Express Pharma

AI in pharma: A new perspective


Dipankar Kaul -Head GMP Audits, Asia-Pacific- Novartis Technical Operations,  envisages the many ways in which AI can transform pharma manufacturing operations and the present perspective of the science of pharma development, manufacturing and quality assurance

As the pharma manufacturing plants operate on computerised/programmable logic-controlled machines, instruments or technologies within fixed operating parameters to produce products of standard quality and specifications, compatibility towards highly automated and robotic machineries is evident. Through integration with AI self-learning machines, these complex operations can be simplified to a greater degree. The further development of these technologies will facilitate ensuring that these operations become more intelligent and efficient; however, they pose a challenge for the policy makers and regulators to redefine our knowledge of the current good manufacturing practices.

Some of the AI applications useful in text, speech, and video recognition can be utilised further to interpret the pattern and convert it into a meaningful and chronological script of events. While this will certainly reduce the time and increase the efficiency, it will also enhance the reporting quality. Machine learning thus employs statistical applications to identify patterns in the data then make predictions using those patterns. The AI lead machine-learning processes are capable of reading and recognising the key process parameters responsible for raising product quality.

Academics, researchers and a few industry players have been working on AI for several decades now, from as far back as 1955 when John McCarthy coined its definition. [1] Substantial material has already been published on AI and its prospects; however, its usability in various industrial and commercial applications is yet to be fully applied and benefitted. As stated, not all technological revolutions are straightforward and thus, in like manner concerns continue to arise on the ways that AI will integrate within the domain of pharma engineering and regulatory compliance. At least, this is the dilemma confronting the current pharma scientists, engineers and manufacturers. There is an interesting cultural challenge to overcome, which is technological innovation that supports AI, while the pharma industry has been built on
a strong backbone of ‘traditional’ science that the regulators expect.

A cautious approach has been made by data scientists from various tech giants, who are continuously engaged in constructing some of the AI systems for the pharma industry which has a necessary fence of regulations and is controlled by the health authorities. The present need is to determine that AI solutions are both feasible for use, and safe for adoption.

Perhaps many such technologies had existed earlier, but today they are poised to become mainstream systems with advancements in technologies brought in by IT giants. At the same time, the increase in automation and emergence of new technologies within the pharma industry over the last decades have altered our perspective of the science of pharma development and manufacturing operations. Also, the global expectations of the health authorities, to rationalise and validate pharma processes right from the moment of their development and establish scientific rationales undergirding the principal quality attributes and controlling measures are gaining greater acceptance. Consequently, the systems used to automate the process steps during manufacture, which are uninterruptedly evolving with the implementation of new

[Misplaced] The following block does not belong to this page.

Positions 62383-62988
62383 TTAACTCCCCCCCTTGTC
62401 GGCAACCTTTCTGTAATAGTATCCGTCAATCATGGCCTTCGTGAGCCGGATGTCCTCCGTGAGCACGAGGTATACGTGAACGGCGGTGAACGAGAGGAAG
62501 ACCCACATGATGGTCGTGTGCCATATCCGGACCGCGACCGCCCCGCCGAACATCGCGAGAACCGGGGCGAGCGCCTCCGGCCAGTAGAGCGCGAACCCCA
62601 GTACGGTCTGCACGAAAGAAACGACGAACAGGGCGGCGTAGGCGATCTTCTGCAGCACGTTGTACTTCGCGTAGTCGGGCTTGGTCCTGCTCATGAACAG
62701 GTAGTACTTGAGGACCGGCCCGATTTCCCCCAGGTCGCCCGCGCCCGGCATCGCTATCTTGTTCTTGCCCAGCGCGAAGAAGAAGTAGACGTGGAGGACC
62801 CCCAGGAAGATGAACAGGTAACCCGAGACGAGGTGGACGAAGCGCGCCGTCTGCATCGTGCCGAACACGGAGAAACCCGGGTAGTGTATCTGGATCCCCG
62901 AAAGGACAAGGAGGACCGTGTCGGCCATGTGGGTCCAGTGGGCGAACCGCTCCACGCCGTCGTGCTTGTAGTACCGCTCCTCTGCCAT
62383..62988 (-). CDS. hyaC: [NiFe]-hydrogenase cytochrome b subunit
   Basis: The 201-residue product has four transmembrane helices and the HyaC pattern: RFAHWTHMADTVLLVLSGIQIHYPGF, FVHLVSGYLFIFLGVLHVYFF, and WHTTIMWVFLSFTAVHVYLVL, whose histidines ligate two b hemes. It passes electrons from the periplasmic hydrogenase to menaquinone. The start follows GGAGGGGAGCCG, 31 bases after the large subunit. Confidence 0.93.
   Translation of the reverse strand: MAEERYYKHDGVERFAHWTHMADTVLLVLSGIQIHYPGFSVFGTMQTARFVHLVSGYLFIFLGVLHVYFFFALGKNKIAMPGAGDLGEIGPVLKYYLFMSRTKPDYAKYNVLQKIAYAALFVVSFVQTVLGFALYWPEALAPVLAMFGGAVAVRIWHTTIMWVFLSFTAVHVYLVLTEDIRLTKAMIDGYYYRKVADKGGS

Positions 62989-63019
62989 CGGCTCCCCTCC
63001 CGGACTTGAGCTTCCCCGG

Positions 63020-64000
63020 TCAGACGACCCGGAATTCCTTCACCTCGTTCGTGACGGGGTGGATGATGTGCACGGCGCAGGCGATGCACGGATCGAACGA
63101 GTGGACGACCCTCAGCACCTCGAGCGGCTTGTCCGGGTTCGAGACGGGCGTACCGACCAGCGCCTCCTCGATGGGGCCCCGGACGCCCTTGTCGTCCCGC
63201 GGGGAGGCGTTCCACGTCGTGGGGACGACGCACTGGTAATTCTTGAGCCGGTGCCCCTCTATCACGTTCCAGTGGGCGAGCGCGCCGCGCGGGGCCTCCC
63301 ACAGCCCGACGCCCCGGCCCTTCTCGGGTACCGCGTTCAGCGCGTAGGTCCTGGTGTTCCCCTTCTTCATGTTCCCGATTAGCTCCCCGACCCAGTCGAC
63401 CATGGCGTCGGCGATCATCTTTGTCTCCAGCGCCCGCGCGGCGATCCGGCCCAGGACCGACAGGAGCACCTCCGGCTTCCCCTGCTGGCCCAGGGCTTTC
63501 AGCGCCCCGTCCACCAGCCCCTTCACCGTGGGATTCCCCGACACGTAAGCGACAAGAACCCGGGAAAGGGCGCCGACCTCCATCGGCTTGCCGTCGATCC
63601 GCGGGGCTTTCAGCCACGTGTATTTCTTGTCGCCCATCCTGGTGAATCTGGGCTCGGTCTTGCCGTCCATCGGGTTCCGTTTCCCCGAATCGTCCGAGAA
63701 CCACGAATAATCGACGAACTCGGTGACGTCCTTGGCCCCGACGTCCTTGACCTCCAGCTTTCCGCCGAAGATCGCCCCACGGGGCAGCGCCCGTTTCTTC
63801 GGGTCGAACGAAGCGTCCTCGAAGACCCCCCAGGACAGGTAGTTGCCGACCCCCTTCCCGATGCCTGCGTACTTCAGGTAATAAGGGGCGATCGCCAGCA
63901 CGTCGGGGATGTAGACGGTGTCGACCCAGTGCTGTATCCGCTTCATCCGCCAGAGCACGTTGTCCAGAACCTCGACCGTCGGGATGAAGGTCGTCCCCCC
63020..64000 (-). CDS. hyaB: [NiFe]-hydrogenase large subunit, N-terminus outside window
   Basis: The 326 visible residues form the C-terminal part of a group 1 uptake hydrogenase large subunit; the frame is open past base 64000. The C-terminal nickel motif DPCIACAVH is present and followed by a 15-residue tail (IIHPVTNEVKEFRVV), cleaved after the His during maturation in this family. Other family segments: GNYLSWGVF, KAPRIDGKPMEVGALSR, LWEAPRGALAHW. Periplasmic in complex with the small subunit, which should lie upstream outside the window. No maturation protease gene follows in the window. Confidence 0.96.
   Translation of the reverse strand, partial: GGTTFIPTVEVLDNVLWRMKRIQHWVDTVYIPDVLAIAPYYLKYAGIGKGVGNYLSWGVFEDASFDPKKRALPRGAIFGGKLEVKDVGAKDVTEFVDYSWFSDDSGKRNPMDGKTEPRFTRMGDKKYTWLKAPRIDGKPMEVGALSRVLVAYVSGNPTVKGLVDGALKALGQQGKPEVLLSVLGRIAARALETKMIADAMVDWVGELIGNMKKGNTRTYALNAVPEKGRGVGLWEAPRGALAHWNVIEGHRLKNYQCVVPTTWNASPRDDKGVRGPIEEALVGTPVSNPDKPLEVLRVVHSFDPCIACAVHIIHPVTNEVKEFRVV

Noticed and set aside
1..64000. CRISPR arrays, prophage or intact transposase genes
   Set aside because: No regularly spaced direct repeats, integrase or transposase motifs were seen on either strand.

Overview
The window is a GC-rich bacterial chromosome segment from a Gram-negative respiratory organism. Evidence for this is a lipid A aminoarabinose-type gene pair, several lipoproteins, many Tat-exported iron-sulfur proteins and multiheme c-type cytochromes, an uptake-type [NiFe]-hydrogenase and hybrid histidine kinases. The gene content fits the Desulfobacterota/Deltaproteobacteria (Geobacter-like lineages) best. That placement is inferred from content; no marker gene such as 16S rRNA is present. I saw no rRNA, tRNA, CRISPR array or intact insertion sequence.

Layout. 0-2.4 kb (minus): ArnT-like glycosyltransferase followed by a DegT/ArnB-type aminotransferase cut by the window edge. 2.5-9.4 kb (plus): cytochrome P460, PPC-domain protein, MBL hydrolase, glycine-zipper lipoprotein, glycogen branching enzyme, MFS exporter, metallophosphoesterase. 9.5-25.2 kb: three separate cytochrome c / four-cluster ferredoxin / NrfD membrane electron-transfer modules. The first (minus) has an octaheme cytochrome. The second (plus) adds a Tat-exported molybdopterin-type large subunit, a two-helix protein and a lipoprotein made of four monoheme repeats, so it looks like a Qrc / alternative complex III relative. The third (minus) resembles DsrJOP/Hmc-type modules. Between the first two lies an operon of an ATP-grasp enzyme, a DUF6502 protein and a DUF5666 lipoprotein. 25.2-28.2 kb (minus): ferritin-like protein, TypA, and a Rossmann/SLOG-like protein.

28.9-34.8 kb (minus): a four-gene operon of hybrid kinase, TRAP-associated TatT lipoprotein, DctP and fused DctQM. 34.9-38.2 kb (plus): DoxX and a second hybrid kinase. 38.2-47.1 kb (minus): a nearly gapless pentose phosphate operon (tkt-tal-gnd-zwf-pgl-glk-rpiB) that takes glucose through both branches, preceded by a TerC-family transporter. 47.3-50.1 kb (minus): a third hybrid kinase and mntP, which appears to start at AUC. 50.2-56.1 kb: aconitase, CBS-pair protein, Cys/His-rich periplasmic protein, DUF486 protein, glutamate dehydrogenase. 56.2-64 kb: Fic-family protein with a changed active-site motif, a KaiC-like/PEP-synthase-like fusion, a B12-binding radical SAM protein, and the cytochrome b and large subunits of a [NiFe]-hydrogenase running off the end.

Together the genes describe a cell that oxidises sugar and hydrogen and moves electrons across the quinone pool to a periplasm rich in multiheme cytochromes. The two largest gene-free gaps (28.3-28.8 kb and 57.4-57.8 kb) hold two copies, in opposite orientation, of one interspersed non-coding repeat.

instrumentation, are well within the gamut of regulatory compliance and this further diversifies the need for various autonomous technologies.

Integrating machine learning with pharma operations

Plant efficiency and reliability are often cited as the potential reasons for developing and applying AI techniques, developing a variety of algorithms and expert systems to the control and operations. [2] AI is otherwise referred to as a process of evolving machines or a device to communicate, learn, plan and solve problems in a manner similar to the ways humans do.

Machine learning lies at the core of AI. Learning in the absence of any kind of supervision requires an ability to identify patterns in the streams of inputs, whereas learning with adequate supervision involves classification and numerical regressions. [3] Although, over time, machines become increasingly capable, and some of the tasks are removed from the list of ‘intelligence’, for e.g. playing chess is no more considered by some as AI which continues to be debatable as AI continuously evolves. However, with various technology giants, robotics companies and IT start-ups expressing greater interest and venturing into AI, the boundary between automation and AI appears to be more distinct. Therefore, innovative ideas continue to appear almost every year, and inventing autonomous machines is signaling the beginning of the AI revolution.

AI and pharma product development